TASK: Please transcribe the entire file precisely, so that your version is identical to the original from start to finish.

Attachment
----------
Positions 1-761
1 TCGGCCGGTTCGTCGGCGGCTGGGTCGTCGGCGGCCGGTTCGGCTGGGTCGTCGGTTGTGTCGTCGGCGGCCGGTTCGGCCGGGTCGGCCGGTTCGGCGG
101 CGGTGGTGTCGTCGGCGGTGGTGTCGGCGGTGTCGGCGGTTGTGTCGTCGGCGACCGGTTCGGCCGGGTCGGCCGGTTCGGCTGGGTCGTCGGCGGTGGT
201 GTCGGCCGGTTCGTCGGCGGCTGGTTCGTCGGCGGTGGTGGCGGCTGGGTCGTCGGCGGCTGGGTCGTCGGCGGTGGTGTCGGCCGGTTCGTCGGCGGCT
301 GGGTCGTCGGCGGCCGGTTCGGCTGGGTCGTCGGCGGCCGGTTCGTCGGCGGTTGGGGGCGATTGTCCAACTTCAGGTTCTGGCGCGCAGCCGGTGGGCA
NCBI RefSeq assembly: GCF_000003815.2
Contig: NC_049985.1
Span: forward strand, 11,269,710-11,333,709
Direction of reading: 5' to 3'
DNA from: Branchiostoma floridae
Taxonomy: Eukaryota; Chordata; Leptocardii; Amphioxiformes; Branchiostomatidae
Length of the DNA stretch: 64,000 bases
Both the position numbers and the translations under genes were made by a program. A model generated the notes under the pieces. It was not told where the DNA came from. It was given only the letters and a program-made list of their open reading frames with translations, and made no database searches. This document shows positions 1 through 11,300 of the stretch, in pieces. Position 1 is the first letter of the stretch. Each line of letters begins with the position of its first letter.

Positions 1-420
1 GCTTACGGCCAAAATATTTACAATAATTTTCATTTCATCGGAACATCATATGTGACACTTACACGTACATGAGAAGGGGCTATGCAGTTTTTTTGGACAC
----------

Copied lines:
Positions 1-761
1 TCGGCCGGTTCGTCGGCGGCTGGGTCGTCGGCGGCCGGTTCGGCTGGGTCGTCGGTTGTGTCGTCGGCGGCCGGTTCGGCCGGGTCGGCCGGTTCGGCGG
101 CGGTGGTGTCGTCGGCGGTGGTGTCGGCGGTGTCGGCGGTTGTGTCGTCGGCGACCGGTTCGGCCGGGTCGGCCGGTTCGGCTGGGTCGTCGGCGGTGGT
201 GTCGGCCGGTTCGTCGGCGGCTGGTTCGTCGGCGGTGGTGGCGGCTGGGTCGTCGGCGGCTGGGTCGTCGGCGGTGGTGTCGGCCGGTTCGTCGGCGGCT
301 GGGTCGTCGGCGGCCGGTTCGGCTGGGTCGTCGGCGGCCGGTTCGTCGGCGGTTGGGGGCGATTGTCCAACTTCAGGTTCTGGCGCGCAGCCGGTGGGCA
NCBI RefSeq assembly: GCF_000003815.2
Contig: NC_049985.1
Span: forward strand, 11,269,710-11,333,709
Direction of reading: 5' to 3'
DNA from: Branchiostoma floridae
Taxonomy: Eukaryota; Chordata; Leptocardii; Amphioxiformes; Branchiostomatidae
Length of the DNA stretch: 64,000 bases
Both the position numbers and the translations under genes were made by a program. A model generated the notes under the pieces. It was not told where the DNA came from. It was given only the letters and a program-made list of their open reading frames with translations, and made no database searches. This document shows positions 1 through 11,300 of the stretch, in pieces. Position 1 is the first letter of the stretch. Each line of letters begins with the position of its first letter.

Positions 1-420
1 GCTTACGGCCAAAATATTTACAATAATTTTCATTTCATCGGAACATCATATGTGACACTTACACGTACATGAGAAGGGGCTATGCAGTTTTTTTGGACAC